Materials and Methods
No specific legal permits were required for the collection of the specimens in the sampling location, because the location is not privately owned or a protected area in any way. Besides, the collections did not involve endangered or protected species. Both collected species have no current regulatory body concerned with the protection of wildlife or fishery management.
During the collection of Chiton articulatus adults in Oaxaca , Chiton articulatus and Chiton albolineatus of different sizes (i.e., subjuvenile “post-metamorphosed”, juvenile, subadult, and adult) were detected near high tide and on exposed rocks. Hence, along the rocky intertidal shores of the town of Puerto Angel (15°39′N–96°29′W), C. articulatus (n = 72 sampling size, with total length “TL” of 5≤TL≤40 mm) were collected during April and May of 2011, and C. albolineatus (n = 53, 4≤TL≤40 mm) was collected during March of 2012 (Fig. 1). The smallest adult size for both collected chitons was established at 40 mm TL, based on the modal size-class from other Mexican populations of C. articulatus – and C. albolineatus .
Histological procedure and measurements
Chitons were relaxed and allowed to extend for 1 h, with gradual additions of tap water to the seawater, until the salinity reached half the salinity of the seawater of the sampling site (i.e., 50∶50 in volume); and this relaxation process was accelerated by adding a few milliliters of 10% ethanol , . Later, chitons were fixed in 10% neutral formalin-saline solution in seawater for two weeks. Subsequently, they were preserved in 70% ethanol with 0.1% glycerin until histological processing –. After preservation, all chitons collected were weighed with an analytical balance (±0.001 g, body weight “BW”) and measured with a vernier caliper (±0.1 mm, total length “TL” including the mantle girdle, and total width “TW” including the mantle girdle). Weight lost at the end of preservation was estimated at a 2% loss of live weight . Smaller chitons (TL≤15 mm) were decalcified for one week, immersed in 5% commercial vinegar (glacial acetic acid in water), and the others were disarticulated, valve by valve, keeping the gross soft body intact and complete.
Chitons were haphazardly cut along the total length (TL) in sagittal (dorsoventral orientation) and frontal (lateral orientation) planes, as well as along the total width (TW) in several transverse planes (Fig. 2). Each portion was dehydrated in an ethanol series, cleared in Citrisolv®, and infiltrated and embedded in paraffin –. Serial sections were cut at 5-µm thickness using a manual rotary microtome (LEICA® RM2145) and mounted on glass slides. Groat's hematoxylin and erythrosine was used as basic stain since it gives better contrast –. The modified Crossmon's trichrome method (i.e., Groat's haematoxylin, erythrosine B-Orange G, and trypan blue and/or light green –) was used to contrast connective tissue, as well as to reveal vitelline reserves (i.e., yolk granules) and vacuolar processes.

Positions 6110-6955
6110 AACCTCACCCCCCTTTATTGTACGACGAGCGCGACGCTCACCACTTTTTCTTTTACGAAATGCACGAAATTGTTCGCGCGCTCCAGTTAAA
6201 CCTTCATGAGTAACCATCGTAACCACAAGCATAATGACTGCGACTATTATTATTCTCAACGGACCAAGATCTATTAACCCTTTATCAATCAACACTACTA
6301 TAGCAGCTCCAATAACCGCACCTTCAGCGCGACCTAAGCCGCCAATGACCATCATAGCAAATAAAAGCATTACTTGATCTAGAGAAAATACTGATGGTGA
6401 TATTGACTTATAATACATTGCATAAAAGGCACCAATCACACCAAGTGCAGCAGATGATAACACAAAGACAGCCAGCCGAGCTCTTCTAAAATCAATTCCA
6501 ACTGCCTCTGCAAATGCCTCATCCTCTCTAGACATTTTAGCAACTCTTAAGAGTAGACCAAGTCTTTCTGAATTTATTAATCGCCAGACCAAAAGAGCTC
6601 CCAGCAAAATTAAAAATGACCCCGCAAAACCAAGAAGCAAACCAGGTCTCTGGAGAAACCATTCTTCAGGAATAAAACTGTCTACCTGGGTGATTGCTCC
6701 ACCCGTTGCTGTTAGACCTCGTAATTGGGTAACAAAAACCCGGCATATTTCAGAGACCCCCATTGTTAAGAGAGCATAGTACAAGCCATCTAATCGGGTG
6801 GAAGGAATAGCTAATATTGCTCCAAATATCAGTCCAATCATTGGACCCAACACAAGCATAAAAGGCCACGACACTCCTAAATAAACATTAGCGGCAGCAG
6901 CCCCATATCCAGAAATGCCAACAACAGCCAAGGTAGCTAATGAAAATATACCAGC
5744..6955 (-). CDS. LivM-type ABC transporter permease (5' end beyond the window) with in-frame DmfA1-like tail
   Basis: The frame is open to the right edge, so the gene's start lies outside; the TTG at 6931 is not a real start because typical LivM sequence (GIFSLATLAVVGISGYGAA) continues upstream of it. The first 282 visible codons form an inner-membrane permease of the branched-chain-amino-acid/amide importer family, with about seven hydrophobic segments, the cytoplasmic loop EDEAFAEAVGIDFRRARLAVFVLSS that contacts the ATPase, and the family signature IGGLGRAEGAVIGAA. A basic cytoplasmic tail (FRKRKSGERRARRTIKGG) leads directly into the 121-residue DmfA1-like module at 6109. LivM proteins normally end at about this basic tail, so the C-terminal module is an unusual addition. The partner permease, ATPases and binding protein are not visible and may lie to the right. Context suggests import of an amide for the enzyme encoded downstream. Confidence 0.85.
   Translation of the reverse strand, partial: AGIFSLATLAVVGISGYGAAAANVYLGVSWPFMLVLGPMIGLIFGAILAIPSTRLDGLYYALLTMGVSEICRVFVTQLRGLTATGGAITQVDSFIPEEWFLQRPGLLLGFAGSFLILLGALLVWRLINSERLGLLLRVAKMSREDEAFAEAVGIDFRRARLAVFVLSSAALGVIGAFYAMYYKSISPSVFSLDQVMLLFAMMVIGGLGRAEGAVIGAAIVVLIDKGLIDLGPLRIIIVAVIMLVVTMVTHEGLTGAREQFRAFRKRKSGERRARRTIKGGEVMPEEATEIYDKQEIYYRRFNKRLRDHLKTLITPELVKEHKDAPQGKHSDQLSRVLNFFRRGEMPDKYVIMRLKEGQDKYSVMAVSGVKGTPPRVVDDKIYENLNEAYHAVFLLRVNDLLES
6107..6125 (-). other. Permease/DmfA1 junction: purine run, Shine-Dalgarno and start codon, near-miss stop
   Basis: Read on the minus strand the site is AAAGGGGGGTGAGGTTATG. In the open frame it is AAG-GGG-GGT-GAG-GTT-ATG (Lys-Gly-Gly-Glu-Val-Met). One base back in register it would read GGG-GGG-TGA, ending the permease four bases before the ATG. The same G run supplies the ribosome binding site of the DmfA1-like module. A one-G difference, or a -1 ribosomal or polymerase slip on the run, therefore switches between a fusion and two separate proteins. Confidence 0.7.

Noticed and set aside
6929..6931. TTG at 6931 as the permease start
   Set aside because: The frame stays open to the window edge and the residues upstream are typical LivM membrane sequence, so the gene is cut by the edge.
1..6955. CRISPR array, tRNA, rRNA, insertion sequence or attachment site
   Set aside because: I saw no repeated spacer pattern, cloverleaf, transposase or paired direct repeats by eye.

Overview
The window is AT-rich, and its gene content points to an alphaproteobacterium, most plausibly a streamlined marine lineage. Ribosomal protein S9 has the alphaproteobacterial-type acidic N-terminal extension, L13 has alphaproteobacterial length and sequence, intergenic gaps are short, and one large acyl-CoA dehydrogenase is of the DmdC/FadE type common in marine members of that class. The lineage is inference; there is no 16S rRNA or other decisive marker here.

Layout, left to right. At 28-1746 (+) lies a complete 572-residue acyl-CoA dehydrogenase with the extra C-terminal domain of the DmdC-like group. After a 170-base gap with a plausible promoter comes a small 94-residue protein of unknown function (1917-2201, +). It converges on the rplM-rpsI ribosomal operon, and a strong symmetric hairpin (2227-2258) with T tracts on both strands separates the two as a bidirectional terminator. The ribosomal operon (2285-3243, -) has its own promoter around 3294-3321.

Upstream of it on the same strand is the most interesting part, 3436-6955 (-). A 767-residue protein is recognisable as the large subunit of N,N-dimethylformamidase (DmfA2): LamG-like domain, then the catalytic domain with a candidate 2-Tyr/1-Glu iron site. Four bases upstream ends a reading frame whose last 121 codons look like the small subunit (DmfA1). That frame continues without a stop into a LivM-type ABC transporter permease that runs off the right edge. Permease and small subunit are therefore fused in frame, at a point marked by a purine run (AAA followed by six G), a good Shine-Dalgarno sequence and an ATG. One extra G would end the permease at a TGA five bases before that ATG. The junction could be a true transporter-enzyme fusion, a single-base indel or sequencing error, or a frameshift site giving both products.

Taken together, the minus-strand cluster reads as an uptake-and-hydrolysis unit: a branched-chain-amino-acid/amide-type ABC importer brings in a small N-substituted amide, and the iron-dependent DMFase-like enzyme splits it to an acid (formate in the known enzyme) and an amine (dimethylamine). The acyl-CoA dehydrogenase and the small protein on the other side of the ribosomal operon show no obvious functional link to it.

Here, two levels of formation and development of gonads were followed: 1) emergence and formation of the gonadal sac (i.e., gonadal ontogenesis) and, later, 2) the gonad development stages (i.e., changes in the ovary and/or testis during growth and maturation), respectively: 1) periods and 2) stages. Periods (P) of gonadal sac formation were assigned based on descriptions given for other species of chitons , –, using the letter in lowercase of the representative process to give the period's name: Pw: without gonad, Pe: gonad emergence, and Pf: gonadal sac formed. Stages (S) of gonad development were classified based on the sequence of the development process of sexual cells (i.e., gametes) of female chitons , , , –,  and male chitons –; thereby, for both sexes: S0: gametocytogenesis (i.e., immature gametes), S1: gametogenesis, S2: mature, and S3 spawning. Nonetheless, the S3 spawning (an adult stage) was not observed and is only marked in some graphs to understand better the developmental process of sexual cells (i.e., gametes) in the context of early life stages.